First Time Home BuyerIf you are transitioning from renter to homeowner, the prospect of making such a large investment may be exciting, while at the same time overwhelming. Move In Group with Keller Williams Realty has put together some easy steps to make this process as smooth and headache free as possible.

1. Understand the home buying process.

Educate yourself. Find a local homebuyer seminar that you can attend or research for one online. Realtor.com has great information and handy tools to help you. The US Department of Housing and Urban Development website (www.hud.gov) has an entire section devoted to homebuyers, with the common questions of first-time homebuyers, mortgage and home-buying program information, and useful tools for you to download.

2. Ask questions!

Above all, remember, knowledge is key. No question is a silly question. Your Move In Group Real Estate professional is trained not only in typical real estate fundamentals associated with being a REALTOR®, but is also taught about asset protection, how to best maximize ROI and cashflow, and how to minimize your downside risks, thus making them an invaluable resource throughout the purchase process. Making smart home buying decisions will make the home-buying process less scary and your first home purchase a rewarding experience.

There are many facets and intricacies of the home buying process, so although you may gain a basic knowledge, you will still have questions. Don’t hesitate to let your Move In Group REALTOR® know that you are new to the process. He or she will expect you to have questions at each step—from house hunting to making an offer to the closing. Remember, this is one of the largest financial transactions of your life, so you want to have a clear understanding and be absolutely comfortable with “what’s going on” with your property purchase.

3. Work with an active Agent.

Finding the right agent to work with you every step of the way is a critical step in the journey toward home ownership. At The Move In Group, we pride ourselves on the quality and integrity of our agents, and we know we have given them the best training and resources available to help you at this exciting time.

4. Take a lot of deep breaths.

Don’t feel like you have to make an offer on the first home you inspect. Buyers, especially first-timers, may be impressed by the first two or three homes they view. Look at a good selection. List the positives and negatives about each home. Narrow the prospects to three or four and then return for a closer look. When you decide to make a bid on a specific property, work with your real estate professional to get all of your questions answered before making an offer. But don’t wait too long to make an offer. The longer you wait, the greater the chance other prospective buyers may place offers, making it harder for you to negotiate a deal you want.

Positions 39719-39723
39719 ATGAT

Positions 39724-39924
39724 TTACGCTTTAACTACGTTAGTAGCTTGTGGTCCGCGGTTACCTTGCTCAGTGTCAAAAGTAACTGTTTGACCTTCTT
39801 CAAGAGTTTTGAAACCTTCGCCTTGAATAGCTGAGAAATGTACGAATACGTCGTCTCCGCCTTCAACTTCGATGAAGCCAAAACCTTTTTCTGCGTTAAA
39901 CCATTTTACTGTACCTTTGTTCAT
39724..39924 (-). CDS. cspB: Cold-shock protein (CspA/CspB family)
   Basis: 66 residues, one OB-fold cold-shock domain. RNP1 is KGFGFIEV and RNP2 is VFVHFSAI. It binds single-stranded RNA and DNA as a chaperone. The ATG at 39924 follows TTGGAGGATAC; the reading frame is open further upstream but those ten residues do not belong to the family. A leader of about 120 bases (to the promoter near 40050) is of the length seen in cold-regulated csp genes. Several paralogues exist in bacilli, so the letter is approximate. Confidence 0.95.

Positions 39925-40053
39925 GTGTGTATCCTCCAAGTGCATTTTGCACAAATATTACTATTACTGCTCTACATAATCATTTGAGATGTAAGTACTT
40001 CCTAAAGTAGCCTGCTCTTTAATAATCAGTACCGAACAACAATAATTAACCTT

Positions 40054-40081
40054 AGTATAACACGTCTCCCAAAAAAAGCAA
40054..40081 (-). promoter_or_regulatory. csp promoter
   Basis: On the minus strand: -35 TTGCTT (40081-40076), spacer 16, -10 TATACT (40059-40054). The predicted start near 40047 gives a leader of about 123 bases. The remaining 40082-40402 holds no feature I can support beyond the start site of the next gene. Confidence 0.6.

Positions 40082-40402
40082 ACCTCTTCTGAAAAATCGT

5. Focus on your price range.

Before beginning your home search, make sure you get pre-qualified for a loan, to get an idea of how much you may be able to borrow. Without it, you really have no power to move forward in a transaction, unless you plan to buy all cash. Use this information as a starting point in determining your price range. Then take into consideration other factors that will affect your monthly budget once you are a homeowner, such as property taxes, homeowners insurance, utilities, private mortgage insurance (PMI), and maintenance.

6. Plan ahead.

Think about personal changes you are planning in the next five to seven years. For instance, are you starting a family, and if so, is the home large enough and will it continue to be? If this will be a starter home or if you think you’ll be relocating in a few years to something bigger, you will probably want to pay closer attention to appreciation and resale values in the neighborhood. If a double income is necessary to qualify for financing and to make your mortgage payments, do your future plans include enough income to continue making payments if one of you is no longer working?

7. Focus on location.

Don’t just focus on the house itself. Walk or drive the area. Examine the community and schools. Many Tampa Bay area towns have extremely different and diverse neighborhoods, even though they may be right next to each other in the same town. Does the neighborhood suit your lifestyle? Is the area convenient for commuting, are the street and home well-maintained and close to work, stores, and schools? Find out about zoning and what new construction is planned on surrounding vacant land in the immediate area. Ask your Move In Group agent to compare different areas in the neighborhood so you can arrive at a well-formed decision. Check our Neighborhoods pages for an overview, crime, demographic, and school information, as well as our team’s personal recommendations!